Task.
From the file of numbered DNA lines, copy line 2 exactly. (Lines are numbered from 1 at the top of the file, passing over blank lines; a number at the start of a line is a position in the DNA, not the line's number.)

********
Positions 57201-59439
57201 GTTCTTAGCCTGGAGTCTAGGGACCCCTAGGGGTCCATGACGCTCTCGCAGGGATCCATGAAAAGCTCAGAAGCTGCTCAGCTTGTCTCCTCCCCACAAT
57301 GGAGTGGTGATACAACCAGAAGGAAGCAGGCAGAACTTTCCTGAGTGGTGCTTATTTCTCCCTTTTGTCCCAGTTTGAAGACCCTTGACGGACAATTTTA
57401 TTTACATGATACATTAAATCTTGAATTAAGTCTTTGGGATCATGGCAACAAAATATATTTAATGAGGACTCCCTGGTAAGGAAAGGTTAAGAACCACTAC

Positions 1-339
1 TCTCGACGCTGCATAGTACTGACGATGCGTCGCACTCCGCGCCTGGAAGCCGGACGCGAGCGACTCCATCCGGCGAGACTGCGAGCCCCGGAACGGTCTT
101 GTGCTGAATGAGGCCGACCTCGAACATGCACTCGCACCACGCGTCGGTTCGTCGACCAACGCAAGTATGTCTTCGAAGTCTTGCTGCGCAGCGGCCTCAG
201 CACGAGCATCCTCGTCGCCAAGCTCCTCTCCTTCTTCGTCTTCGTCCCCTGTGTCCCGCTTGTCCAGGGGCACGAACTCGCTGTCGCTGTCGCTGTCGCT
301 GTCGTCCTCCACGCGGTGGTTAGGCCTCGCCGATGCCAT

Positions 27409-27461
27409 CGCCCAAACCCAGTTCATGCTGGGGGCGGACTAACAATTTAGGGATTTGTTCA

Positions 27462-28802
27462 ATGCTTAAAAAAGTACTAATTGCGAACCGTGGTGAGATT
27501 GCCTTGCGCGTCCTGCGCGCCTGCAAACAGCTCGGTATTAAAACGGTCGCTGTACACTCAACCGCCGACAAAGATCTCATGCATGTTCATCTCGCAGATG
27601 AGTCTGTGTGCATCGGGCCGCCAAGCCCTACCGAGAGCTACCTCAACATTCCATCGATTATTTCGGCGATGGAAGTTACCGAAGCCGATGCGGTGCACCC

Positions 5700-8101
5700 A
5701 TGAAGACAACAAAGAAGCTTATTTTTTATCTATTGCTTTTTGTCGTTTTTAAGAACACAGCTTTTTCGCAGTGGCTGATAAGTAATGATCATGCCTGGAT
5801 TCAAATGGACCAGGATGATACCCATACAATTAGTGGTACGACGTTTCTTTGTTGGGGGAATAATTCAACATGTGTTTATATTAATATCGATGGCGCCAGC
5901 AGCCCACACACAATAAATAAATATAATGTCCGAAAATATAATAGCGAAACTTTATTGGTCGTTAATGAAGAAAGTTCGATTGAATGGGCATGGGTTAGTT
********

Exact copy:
57201 GTTCTTAGCCTGGAGTCTAGGGACCCCTAGGGGTCCATGACGCTCTCGCAGGGATCCATGAAAAGCTCAGAAGCTGCTCAGCTTGTCTCCTCCCCACAAT